Viewing or playing files stored on SanDisk’s removable drive is an equally important function, because it allows the user to carry a large collections of videos, MP3s, images, and other files without taking up space on the iPad or iPhone. The image viewer supports slideshows, the music player offers shuffle mode, and the video player includes landscape and portrait modes.
There’s also a traditional file viewer for looking at the contents of Office documents, PDFs, etc., which can also be used to copy, move, rename, or delete files off the drive. These files can be opened in other iOS applications, so a .DOCX can be transferred to Microsoft Word. However, the reverse is not true; only images and videos can be transferred to the flash drive.
The iXpand Drive software can automatically make backups of all pictures and address book contacts stored on the iOS device, and then easily restore them if something happens to the tablet or phone. In addition, the application can make a copy of all the images the user has uploaded to Facebook, Instagram, and other social networking services.
Users can lock files with 128-bit AES encryption. This feature is somewhat limited because all encrypted files have to be stored in a single “SanDiskSecureAccessVault” folder, the entire contents of which have the same password. The iXpand comes with Windows and OS X applications that can access these files pre-installed, as long as the user has the password.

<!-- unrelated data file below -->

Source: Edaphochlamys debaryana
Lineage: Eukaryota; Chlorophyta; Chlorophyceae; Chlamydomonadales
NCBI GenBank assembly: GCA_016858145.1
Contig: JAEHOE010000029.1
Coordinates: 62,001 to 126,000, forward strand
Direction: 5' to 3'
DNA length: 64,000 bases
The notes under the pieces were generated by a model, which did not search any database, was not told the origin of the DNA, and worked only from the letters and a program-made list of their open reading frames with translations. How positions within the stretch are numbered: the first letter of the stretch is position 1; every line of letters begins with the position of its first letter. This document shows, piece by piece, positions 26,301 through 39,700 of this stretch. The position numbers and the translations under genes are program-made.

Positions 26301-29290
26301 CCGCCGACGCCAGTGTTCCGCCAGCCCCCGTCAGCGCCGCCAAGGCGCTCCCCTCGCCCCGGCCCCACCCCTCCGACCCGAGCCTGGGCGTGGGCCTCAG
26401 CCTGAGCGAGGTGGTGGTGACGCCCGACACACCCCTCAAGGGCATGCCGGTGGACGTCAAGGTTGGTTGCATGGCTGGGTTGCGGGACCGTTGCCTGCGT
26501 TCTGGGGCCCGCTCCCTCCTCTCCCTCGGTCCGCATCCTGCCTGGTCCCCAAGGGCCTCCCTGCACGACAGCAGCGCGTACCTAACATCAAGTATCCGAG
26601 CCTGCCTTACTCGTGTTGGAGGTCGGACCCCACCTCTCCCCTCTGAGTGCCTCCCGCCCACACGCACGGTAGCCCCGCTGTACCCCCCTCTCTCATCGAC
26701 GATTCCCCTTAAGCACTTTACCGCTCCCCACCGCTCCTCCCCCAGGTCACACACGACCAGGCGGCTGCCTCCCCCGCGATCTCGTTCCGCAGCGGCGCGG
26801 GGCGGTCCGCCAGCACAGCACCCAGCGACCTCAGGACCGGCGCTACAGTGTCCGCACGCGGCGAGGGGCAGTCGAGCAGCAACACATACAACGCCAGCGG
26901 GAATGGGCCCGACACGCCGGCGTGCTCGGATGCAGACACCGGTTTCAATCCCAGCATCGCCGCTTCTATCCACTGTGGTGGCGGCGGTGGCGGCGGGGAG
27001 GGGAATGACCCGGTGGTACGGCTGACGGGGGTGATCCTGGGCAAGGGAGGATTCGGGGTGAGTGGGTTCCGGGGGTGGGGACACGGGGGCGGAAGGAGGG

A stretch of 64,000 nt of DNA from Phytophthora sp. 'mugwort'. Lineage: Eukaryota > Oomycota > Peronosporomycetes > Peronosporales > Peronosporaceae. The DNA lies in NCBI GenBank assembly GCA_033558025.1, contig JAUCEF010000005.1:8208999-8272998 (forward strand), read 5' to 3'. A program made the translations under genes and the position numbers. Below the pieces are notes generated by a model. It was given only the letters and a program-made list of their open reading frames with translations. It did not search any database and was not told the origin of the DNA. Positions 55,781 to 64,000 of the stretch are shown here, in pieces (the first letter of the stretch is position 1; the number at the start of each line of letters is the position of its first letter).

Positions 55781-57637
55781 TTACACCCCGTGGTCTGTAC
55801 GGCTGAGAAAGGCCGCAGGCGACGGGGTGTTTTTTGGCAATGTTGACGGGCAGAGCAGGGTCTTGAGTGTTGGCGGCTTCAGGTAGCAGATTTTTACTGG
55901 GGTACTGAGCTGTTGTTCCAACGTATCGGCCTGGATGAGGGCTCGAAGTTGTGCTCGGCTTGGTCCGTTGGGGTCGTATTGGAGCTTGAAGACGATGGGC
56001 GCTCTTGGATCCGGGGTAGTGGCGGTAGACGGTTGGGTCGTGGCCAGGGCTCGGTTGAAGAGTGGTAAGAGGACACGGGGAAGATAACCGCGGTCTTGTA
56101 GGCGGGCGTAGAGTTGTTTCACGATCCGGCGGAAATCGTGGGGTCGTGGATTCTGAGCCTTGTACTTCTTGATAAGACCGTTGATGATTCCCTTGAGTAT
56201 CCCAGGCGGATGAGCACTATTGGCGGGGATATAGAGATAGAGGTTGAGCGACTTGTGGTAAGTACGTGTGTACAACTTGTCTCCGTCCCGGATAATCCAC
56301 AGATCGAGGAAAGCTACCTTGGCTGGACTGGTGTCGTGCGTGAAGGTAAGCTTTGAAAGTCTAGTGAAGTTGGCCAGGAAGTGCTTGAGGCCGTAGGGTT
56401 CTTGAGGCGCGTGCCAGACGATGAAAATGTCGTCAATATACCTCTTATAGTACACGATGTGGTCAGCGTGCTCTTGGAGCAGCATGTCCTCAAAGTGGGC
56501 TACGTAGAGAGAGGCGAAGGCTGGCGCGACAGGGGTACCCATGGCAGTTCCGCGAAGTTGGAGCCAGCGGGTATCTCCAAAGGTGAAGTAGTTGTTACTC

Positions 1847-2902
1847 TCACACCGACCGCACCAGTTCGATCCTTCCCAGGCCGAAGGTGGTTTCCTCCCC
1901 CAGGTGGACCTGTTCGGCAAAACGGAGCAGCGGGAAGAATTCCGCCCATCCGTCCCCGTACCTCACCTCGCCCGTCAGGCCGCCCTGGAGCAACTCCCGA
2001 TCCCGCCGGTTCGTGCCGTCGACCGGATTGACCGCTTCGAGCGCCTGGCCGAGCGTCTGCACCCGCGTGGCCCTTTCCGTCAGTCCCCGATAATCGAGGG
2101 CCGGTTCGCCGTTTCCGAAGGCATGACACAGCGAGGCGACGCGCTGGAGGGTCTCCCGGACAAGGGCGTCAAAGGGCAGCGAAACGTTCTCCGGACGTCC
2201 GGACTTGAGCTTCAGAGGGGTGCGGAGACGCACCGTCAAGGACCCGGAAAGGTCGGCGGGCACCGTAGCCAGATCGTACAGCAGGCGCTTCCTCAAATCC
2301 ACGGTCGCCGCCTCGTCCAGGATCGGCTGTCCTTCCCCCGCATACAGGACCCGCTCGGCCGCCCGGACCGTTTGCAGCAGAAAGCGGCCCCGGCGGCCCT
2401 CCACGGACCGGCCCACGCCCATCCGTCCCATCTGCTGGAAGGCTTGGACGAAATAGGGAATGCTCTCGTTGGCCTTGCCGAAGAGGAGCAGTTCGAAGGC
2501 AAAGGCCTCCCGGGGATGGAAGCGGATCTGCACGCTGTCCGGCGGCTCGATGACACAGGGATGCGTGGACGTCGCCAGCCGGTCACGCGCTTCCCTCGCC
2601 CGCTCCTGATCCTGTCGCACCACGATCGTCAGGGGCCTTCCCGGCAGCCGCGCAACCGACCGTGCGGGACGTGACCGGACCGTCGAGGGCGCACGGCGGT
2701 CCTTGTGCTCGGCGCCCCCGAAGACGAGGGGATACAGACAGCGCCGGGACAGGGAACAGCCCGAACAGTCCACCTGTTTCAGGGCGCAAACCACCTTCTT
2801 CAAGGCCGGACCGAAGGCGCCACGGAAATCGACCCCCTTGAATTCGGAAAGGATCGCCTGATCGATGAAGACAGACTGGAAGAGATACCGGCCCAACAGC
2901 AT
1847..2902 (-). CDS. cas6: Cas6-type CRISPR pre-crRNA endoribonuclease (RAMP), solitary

One of the best ways SanDisk’s accessory can save room on an iPad or iPhone is its ability to take pictures and record video straight to the flash drive. The app doesn’t have all the features of Apple’s default camera app, but it does have access to the front- and rear-facing shooters, there’s a timer, and the software can access the flash if the iDevice has one.
On the downside, it’s clear that iXpand Drive was written for phones and not tablets. Most notably, it supports only portrait orientation, which is quite inconvenient when using an iPad with a keyboard. In addition, many on-screen elements are either unusually large or unusually small on a 9.7- or 12.9-inch display.
This application is still very new and isn’t bug free. Plugging the flash drive in will automatically open this app, which then almost always locks up. This doesn’t happen when it’s opened manually.
SanDisk’s first-generation iXpand uses a different application that has most of these features, and it does support landscape mode.
The second-generation SanDisk iXpand is well built and it’s very portable. Its associated software is generally functional, allowing the user to easily save space on their iPad or iPhone by moving images and video to the external drive, and it also makes a good way to store and play a collection of movies and music.
However, a lack of support for landscape mode will limit the usefulness of this accessory for some tablet users.
The 16GB version of the new iXpand has a suggested price of $49.99, the 32GB version is $69.99, the 64GB one is $89.99, and the 128GB model is $129.99. These prices are significantly higher than regular USB drives, but those can’t be used with an iOS tablet or phone.
For a more direct comparison, Lexar charges $41.99 for the 16GB version of the aforementioned JumpDrive C20i, $61.99 for the 32GB one, $95.99 for the 64GB version, and $136 for the 128GB one. This indicates that SanDisk’s latest offering is reasonably priced.